Ah, but youth sometimes wastes the young. Early in the second half, careless third fouls by Michigan's Jalen Rose and Webber squelched the Wolverines' effervescence as Duke took a 39-35 lead. Webber, a true child of Television Nation, beseeched a referee to look at a replay on the giant screen hanging from the Dome ceiling, not being nearly old enough to realize that the NCAA does not review replays of officials' calls. Moreover, a few minutes later, so sharply had Duke's interior half-court defense picked up that when Webber got the ball inches under the rim, he didn't even bother trying one of his trademark smilin' slams but flipped the ball back outside.

As Laettner came alive in his NCAA career-record 23rd tournament game, making four of five shots in the second half to finish with a game-high 19 points and another NCAA tournament career record, for points (407); as guard Bobby Hurley, saddled with four fouls himself, handled the ball and spread out the Duke offense (box, page 24); as forward Grant Hill began penetrating from the wings and flying over the now tentative opposition on the way to 18 points and 10 rebounds, the Michigan defense wilted. "After a foul or missed shot, guys were hanging their heads," said Wolverine junior forward James Voskuil. "We didn't bring enough fight to this game. We weren't having enough fun out there."

Specifically, the infant Wolves were horridly base right there on the baseline, from which Duke, leading 48-45 with just under seven minutes remaining in the game, initiated a run of 10-2. It began with Laettner losing the handle on a drive, recovering it and somehow scooping the ball up and into the basket, and it ended with Hill sledgehammering a dunk after driving along the baseline.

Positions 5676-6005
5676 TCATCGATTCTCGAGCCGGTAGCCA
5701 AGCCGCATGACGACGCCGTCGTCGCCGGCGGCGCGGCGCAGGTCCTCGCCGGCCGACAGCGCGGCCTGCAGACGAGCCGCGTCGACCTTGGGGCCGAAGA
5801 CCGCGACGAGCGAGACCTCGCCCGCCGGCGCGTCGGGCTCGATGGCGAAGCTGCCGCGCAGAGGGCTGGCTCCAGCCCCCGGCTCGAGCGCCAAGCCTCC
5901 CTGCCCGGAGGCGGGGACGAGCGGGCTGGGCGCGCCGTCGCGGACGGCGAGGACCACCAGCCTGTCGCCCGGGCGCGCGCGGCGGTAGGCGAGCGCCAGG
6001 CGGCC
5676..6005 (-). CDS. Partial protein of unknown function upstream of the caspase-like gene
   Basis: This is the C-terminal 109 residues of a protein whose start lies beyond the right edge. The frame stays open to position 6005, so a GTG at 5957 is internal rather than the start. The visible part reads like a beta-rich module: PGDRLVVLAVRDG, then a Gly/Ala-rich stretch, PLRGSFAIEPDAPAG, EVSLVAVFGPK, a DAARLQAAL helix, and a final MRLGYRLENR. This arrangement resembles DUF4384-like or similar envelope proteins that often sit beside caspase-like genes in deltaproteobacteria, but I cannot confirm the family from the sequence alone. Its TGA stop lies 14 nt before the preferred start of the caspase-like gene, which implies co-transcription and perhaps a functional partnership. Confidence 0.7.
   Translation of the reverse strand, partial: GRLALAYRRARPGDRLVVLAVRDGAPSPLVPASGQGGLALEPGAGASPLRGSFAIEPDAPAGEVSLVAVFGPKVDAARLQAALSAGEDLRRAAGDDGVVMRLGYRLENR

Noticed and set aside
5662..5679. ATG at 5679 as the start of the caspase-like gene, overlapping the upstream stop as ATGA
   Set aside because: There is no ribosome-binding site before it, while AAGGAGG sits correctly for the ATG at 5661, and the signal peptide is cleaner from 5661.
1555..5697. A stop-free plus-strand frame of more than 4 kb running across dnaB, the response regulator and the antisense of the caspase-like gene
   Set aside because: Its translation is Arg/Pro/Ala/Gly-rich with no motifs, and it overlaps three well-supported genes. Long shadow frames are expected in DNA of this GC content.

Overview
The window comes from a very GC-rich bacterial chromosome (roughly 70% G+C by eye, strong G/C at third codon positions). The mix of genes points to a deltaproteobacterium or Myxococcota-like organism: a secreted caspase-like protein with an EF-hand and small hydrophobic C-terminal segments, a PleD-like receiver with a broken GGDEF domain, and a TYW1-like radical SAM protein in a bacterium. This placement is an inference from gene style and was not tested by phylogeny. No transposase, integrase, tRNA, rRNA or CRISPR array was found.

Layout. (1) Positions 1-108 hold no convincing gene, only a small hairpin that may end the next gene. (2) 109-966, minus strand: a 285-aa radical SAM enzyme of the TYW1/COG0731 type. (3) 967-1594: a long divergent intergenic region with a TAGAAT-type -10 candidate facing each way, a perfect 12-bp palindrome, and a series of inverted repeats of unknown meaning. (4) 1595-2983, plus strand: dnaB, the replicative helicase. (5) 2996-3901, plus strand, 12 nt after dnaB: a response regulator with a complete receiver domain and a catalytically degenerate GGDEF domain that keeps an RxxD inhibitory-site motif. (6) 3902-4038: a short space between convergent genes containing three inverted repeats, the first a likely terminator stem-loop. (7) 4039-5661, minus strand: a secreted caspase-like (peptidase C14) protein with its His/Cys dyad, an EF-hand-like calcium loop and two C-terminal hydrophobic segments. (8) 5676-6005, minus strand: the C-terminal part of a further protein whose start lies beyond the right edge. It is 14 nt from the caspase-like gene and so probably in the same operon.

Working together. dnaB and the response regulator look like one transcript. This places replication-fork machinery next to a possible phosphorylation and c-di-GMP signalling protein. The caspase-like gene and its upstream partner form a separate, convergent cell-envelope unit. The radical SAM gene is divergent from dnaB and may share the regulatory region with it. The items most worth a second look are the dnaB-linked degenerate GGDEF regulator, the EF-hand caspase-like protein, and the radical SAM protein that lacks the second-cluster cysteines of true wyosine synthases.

Duke scored on 12 of its last 13 possessions while spinning a virtual shutout at the other end of the floor, holding Michigan to nine baskets and a pitiful 20 points in the second half—and Laettner was at the heart of it all. Ultimately, Hill's penetration opened the way for Laettner to feed on Michigan. "Grant was the key to the game," said Coach K.

Duke's Grant Hill and Christian Laettner

While the Duke players' postgame haberdashery included the obligatory message T-shirts—referring to the Wolverines' tendency to trash-blather, the shirts read: YOU CAN TALK THE GAME, BUT CAN YOU PLAY THE GAME?—the Michigan players were teary-eyed but unbowed. "There will never be another freshman class to do this," said Webber (14 points, 11 rebounds). That, along with that wondrous drive-and-pass play, may have been the most accurate Wolverine statement of the evening.